In Scripture we find different ways by which the Lord heals infirmities through His people. Two of these ways can be classified as power and authority to heal on the one hand, and the gift of healing on the other hand. These two have different functions. Luke 9 describes the function of power and authority to heal.
Luke 9:1 When Jesus had called the Twelve together, he gave them power and authority to drive out all demons and to cure diseases, 2 and he sent them out to preach the kingdom of God and to heal the sick.
Luke 10:1 After this the Lord appointed seventy[-two] others and sent them two by two ahead of him to every town and place where he was about to go. …9 “Heal the sick who are there and tell them, ‘The kingdom of God is near you.’”
The Lord gives to his disciples—whether apostles or non-apostles—power and authority to heal the sick and drive out demons specifically for the context of preaching the kingdom of God to the lost. For those who do not yet believe, seeing miracles can be a powerful aid to faith in Christ. In contrast, the gift of healing is given primarily to build up the body of Christ, that is, those who already believe in Christ. The Apostle Paul, referring to the function of the gifts of the Spirit for the body of Christ, taught:
1 Corinthians 12:7 Now to each one the manifestation of the Spirit is given for the common good. 8 To one there is given through the Spirit the message of wisdom, to another the message of knowledge by means of the same Spirit, 9 to another faith by the same Spirit, to another gifts of healing by that one Spirit,
In Chapter 14, continuing to teach on the purpose of spiritual gifts, Paul adds:
1 Corinthians 14:12 So it is with you. Since you are eager for gifts of the Spirit, try to excel in those that build up the church. …26 What then shall we say, brothers? When you come together, everyone has a hymn, or a word of instruction, a revelation, a tongue or an interpretation. All of these must be done for the strengthening of the church.
Thus the primary venue for the manifestations of the gifts of the Spirit is in gatherings of believers. In such meetings believers are ministered to, strengthened, and blessed in various ways. Among other benefits, believers can be healed from their infirmities as the gift of healing is manifested. For example, as believers worship the Lord in a gathering, the presence of the Lord may appear and the sick are miraculously healed. The gifts of the Spirit can also be manifest in what are called “Healing Rooms” associated with churches where mostly needy believers come for healing and ministry.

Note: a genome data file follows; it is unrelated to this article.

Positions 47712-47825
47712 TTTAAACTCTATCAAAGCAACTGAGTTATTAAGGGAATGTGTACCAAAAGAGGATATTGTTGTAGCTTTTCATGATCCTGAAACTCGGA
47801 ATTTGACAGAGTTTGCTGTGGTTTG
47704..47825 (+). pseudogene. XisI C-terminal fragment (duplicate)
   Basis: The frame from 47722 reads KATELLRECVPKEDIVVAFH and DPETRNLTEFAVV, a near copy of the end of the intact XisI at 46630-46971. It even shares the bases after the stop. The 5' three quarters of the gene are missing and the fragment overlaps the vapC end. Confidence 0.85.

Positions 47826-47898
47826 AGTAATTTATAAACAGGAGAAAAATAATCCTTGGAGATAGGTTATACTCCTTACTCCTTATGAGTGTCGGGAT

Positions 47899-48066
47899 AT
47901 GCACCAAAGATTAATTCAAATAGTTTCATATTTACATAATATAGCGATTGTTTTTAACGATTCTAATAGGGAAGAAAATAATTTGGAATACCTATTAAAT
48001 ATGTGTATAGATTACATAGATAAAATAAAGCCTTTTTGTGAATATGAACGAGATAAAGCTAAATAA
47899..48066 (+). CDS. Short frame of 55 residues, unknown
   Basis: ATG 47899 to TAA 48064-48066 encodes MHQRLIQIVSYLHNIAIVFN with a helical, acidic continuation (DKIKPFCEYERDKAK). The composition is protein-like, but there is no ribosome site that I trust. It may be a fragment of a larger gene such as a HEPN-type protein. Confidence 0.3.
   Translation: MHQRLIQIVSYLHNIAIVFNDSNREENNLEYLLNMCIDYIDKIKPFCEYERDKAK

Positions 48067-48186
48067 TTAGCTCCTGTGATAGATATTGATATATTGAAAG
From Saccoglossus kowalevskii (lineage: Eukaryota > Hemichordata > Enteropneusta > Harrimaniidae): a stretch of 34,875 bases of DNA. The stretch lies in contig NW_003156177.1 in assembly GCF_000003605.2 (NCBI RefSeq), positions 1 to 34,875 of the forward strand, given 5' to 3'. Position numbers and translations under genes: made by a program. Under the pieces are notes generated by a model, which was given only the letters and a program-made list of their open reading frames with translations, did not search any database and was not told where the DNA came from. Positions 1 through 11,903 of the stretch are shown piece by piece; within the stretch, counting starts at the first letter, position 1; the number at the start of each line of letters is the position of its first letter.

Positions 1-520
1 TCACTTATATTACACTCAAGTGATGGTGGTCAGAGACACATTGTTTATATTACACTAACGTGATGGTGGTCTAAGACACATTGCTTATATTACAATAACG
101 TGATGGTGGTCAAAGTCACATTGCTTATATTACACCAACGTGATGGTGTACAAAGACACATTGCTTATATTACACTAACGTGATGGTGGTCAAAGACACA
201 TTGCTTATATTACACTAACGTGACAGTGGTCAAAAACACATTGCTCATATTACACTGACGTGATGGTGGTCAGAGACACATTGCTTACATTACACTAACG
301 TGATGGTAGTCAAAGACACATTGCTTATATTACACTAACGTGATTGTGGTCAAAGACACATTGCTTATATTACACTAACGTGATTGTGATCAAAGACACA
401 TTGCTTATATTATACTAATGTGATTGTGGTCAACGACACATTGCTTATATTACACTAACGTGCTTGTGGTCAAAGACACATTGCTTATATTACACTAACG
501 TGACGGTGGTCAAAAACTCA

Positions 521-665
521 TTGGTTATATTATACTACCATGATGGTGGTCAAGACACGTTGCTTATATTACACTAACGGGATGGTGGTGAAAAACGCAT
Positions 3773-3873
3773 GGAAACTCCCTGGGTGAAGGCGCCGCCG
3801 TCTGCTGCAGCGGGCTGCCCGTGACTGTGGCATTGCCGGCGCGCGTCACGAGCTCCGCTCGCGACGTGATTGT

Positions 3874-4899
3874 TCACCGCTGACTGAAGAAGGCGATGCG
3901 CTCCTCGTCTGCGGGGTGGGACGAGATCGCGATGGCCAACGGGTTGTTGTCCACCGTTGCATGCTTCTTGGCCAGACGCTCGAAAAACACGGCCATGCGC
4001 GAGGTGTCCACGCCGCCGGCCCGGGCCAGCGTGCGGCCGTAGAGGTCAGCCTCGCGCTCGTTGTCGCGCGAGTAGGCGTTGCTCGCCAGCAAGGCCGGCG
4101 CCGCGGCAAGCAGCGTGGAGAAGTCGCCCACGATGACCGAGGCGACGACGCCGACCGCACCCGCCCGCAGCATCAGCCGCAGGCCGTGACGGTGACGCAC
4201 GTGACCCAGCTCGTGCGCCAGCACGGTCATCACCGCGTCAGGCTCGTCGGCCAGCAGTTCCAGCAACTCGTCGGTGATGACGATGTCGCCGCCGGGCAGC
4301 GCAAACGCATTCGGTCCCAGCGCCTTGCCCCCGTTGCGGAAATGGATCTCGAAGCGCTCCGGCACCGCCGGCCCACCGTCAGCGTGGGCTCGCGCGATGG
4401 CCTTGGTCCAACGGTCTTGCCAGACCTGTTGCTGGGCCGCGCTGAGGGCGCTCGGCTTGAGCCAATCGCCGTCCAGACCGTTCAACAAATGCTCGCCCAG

How can we better understand the difference between the authority to heal and the gift of healing?
Let’s take the analogy of the United States of America. When America is threatened by foreign enemies, she sends out her armies to fight. The American military has unparalleled power. Through displays of “shock and awe” it defeats the enemy. This is analogous to the Church sending out believers to proclaim the Kingdom of God to the lost, heal the sick, and cast out demons. Awesome power is released as they exercise their authority over disease and demons by rebuking them and commanding them to go in Jesus’ name. The sick are instantly healed and testify of God’s healing grace. The message of the gospel is confirmed by the miraculous signs and precious souls enter the Kingdom of God by putting their faith in Jesus Christ. The Church is indeed capable of putting on such displays of “shock and awe”—that is, signs and wonders—to defeat the enemy. We have seen this happen time and time again after disciples of Jesus are taught to exercise their authority to heal the sick.